Twin Peaks 50M – 2015

October 17, 2015

My history with Twin Peaks goes back a few years.  In my first attempt (2012), there was a fatality on the freeway, and I started 45 minutes late.  Even though the race director said that she would give me an extra 45 minutes to finish, it took me over 8 hours for the first 25 miles, and I was not confident that I could finish the second 25 (actually 27.5 miles) in 9 hours, especially with more tough hills.  Fortunately, the race has a “wimp-out” option and I finished the 50K in 10:50.

In 2013, the race was cancelled because of the government shutdown, but resurrected as a 50K “Fat Ass” a few days later.  I tried to do the 50K (regular 8am “hot” start) and fell apart really early on, like Mile 7, and when I got to the Holy Jim section, it was all I could do to get through the 4.5 miles in 3 hours, 7 minutes.  (No, that is not a typo.)  I had to get a ride back down because I was so tired.

In 2014, I tried again, and did a bit better, but still was not able to finish the full 50M (“only” the 50K), but my time was about an hour faster.  I joked with the race director, my buddy Jessica DeLine, that if I could start extra extra extra early, maybe I could finish.  She said she might be open to me starting earlier than the early start.

I don’t know if I intended on running Twin Peaks in 2015, but in early 2015, my friend Lauren Miertschin (who I met at the finish line of the 2012 Twin Peaks), was turning 50, and expressed a desire to finish the race for her 50th birthday year.  I said that I was in, if I could convince the RD to let us start at, say, midnight. (The official early start is at 5am.)

I also somehow convinced Angela Holder to enter the race as well.  I didn’t know if she was up for a super difficult 50 Mile course as her FIRST 50 mile course, but she was certainly game to give it a try, especially if she, Lauren, and I could start extra (to the third power) early.

One thing that we intended on doing to prepare ourselves for the race was to get super familiar with the course.  Over the years, in essence, I know the course pretty well, but the purpose was to get ourselves solidly familiar with every twist and turn and come up with a strategy to get through this race.

If you read my post about the Bun Run 3M in late August, I suffered a Grade 2 Ankle Sprain trying to familiarize myself with the course.  A few days earlier, I had maybe sprained my thumbs (I know it sounds weird, but I hyper-extended them on a fall.).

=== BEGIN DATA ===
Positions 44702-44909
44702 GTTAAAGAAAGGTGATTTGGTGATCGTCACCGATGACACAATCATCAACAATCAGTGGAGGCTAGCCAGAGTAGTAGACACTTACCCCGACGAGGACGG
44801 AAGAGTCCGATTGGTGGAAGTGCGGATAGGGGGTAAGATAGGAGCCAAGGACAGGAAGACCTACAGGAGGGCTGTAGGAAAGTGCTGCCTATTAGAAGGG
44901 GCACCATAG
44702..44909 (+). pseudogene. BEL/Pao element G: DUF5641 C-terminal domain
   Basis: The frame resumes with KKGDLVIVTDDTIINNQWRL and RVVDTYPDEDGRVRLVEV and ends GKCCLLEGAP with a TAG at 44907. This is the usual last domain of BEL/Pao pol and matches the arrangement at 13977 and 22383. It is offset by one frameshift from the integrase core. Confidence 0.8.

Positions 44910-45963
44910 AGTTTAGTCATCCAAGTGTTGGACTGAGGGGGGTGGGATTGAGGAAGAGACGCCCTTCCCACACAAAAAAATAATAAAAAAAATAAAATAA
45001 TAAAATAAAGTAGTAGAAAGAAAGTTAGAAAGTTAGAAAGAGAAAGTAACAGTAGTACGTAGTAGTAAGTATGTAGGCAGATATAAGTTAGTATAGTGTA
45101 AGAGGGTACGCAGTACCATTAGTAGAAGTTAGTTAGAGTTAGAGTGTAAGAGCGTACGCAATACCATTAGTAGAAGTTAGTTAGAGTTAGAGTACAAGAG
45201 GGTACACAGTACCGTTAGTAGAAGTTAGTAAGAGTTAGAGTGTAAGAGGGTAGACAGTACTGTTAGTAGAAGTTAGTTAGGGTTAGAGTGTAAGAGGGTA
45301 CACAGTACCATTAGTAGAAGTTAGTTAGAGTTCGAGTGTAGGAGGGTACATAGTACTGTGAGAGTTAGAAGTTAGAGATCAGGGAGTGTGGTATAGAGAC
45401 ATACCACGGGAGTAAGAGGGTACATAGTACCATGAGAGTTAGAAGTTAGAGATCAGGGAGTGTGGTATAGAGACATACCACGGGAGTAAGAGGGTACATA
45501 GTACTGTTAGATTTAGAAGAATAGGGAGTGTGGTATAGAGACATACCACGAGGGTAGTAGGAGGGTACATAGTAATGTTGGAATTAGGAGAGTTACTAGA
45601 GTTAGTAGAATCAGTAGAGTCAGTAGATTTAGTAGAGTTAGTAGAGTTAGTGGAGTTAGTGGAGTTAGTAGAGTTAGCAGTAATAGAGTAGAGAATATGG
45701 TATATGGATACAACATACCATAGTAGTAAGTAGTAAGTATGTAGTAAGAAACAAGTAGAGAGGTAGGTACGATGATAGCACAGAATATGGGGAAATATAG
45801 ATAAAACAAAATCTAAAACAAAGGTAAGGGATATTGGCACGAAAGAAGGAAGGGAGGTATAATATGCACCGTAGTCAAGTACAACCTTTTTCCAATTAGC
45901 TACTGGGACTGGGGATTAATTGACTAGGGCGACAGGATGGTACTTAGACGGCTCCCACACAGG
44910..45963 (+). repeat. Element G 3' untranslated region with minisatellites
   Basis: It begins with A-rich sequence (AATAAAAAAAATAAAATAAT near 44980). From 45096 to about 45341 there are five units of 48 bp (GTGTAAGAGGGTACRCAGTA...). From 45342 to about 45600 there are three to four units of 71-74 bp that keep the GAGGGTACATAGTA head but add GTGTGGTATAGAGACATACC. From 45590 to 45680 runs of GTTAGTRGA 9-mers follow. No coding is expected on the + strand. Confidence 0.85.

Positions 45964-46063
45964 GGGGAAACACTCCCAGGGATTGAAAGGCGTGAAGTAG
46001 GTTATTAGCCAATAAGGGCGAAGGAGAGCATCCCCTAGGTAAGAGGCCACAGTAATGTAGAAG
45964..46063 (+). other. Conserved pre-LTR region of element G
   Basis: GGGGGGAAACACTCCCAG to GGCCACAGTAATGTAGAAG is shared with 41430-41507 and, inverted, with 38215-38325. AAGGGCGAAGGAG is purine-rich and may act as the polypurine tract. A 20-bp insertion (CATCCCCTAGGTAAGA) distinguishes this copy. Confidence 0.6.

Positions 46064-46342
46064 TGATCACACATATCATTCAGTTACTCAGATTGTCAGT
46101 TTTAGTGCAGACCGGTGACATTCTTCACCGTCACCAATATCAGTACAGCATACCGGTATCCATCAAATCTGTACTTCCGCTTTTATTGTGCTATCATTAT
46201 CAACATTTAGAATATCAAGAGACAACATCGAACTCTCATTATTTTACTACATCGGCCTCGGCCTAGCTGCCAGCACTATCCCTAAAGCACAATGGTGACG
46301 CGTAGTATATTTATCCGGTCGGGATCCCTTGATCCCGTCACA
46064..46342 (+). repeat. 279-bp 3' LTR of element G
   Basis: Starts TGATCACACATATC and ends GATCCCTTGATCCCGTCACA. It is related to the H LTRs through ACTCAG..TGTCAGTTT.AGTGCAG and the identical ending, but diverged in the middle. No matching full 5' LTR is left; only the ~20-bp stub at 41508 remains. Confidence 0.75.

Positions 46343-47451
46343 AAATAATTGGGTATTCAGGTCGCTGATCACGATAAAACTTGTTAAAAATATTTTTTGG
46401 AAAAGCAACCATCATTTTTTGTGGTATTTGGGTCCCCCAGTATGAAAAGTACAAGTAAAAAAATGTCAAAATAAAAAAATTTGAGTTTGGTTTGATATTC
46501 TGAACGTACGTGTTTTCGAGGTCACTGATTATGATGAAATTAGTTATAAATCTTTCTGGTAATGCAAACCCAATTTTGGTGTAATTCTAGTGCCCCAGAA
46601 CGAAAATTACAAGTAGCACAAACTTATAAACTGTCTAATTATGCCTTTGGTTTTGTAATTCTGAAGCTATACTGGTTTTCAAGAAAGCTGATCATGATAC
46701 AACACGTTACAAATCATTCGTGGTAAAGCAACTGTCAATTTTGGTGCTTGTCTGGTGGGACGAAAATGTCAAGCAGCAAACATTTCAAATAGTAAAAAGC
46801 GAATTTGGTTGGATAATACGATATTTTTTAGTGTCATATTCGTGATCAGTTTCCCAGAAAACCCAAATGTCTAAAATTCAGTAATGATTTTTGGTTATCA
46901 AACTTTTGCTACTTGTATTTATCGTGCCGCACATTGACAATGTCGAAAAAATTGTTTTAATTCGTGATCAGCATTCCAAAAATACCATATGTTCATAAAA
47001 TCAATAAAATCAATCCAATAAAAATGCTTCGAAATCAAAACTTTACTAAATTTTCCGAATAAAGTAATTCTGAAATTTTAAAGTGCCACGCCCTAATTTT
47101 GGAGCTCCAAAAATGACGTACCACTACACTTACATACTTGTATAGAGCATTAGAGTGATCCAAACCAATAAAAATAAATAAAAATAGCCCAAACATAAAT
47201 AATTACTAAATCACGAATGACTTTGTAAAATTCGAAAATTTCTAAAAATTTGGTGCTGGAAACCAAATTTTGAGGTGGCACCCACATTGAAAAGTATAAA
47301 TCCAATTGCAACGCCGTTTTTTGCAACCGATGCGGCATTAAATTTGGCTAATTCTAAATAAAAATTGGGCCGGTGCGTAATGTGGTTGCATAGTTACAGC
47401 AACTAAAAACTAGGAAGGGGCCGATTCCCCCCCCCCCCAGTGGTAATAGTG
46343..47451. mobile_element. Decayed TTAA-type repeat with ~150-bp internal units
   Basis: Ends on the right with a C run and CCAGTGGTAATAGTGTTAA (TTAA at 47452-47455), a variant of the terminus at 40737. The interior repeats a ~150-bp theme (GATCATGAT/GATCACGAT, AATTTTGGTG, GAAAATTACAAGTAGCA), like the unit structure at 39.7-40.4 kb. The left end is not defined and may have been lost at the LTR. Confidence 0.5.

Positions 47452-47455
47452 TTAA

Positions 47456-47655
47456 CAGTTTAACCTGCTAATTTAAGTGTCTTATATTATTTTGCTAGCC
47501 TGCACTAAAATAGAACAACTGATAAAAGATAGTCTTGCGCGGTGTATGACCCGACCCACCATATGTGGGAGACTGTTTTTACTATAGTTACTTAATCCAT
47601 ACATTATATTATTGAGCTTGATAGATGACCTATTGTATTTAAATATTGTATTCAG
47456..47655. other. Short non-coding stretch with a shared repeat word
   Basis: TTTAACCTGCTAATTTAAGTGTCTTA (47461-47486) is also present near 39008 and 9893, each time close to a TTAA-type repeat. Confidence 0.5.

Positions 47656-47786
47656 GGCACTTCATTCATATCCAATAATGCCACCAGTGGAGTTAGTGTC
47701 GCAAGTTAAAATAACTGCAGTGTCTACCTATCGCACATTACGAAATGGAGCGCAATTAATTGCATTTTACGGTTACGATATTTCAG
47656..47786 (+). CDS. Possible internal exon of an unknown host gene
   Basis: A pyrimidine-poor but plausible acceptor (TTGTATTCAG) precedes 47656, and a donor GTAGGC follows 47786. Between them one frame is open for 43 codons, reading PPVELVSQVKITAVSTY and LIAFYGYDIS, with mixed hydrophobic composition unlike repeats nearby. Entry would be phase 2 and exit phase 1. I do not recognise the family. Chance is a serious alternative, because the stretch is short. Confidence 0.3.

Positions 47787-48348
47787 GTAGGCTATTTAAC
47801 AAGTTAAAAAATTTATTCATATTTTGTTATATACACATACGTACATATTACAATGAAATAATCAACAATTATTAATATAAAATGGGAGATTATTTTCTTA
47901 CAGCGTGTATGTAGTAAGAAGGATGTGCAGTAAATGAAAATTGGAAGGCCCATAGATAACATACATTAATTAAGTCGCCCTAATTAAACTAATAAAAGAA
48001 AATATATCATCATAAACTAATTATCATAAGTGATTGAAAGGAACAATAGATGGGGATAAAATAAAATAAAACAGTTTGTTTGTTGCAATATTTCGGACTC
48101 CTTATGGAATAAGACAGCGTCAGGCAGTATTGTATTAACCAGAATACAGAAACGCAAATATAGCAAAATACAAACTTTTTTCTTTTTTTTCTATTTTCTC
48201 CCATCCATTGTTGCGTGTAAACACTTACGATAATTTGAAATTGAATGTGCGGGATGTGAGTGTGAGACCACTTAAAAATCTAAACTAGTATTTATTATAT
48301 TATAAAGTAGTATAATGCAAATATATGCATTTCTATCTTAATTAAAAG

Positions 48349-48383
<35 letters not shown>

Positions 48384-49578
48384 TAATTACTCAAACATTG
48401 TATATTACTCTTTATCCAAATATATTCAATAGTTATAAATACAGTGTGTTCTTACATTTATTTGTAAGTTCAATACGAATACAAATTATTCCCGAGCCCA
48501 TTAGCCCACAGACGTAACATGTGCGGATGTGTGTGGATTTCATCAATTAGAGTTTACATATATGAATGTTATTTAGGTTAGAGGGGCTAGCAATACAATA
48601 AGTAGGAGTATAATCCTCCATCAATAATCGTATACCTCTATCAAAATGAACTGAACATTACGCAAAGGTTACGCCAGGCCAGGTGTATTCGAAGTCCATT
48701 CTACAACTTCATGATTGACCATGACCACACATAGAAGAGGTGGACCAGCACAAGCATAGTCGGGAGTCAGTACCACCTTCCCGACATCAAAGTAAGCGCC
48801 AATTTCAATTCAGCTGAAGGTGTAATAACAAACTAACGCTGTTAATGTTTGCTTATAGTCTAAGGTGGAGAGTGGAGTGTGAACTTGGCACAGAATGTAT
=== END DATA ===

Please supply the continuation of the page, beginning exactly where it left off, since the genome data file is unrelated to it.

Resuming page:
Three weeks ago, Angela and I did a 23-mile training run on part of the course, mostly to see if my ankle could handle the strain (wore my ankle brace) but was super nervous on some steep single-track trail on Upper Holy Jim (25 minute miles on the downhill!).

The upshot of all this training was that I was super familiar with the course, and could tell you every hairpin turn on each section of the trail.  One thing I find in many ultras is that parts of the trail all look alike, so knowing how many turns there are, helps you to know how close you are to the next aid station.  I guess it could also be demoralizing if you are not moving that fast, but I liked knowing where I was on a particularly tough section.

As the date of the race neared, I made sure that I negotiated the opportunity for an early start, and Angela was nervous that she would not be allowed to start with me.  By this time, Lauren had decided not to run the race after all, so it would just be the two of us.  Jessica had said, “Yes, you can start early,” but had not specified a time when we could start. (Give me an inch; I’ll take a mile.)

Angela and I talked it over, trying to figure out our best strategy.  More important than the starting time, was being able to finish by the finishing time.  On the front end, it is simply knowing the course, but on the back end, it’s not making volunteers stay beyond the end, and finishing before the course closes.  It’s easier to appeal to an early start rather than an extended finish.

On Friday afternoon, I wrapped my ankle with KT tape, but it was not sticking really well, so I also wore my Neoprene ankle brace over my sock, hoping it would hold it into place, but I decided to wear all these layers anyway, just to be on the safe side.  If anything, it will provide a little extra padding, because I won’t wear my Hokas (since I sprained my ankle on this exact trail wearing them).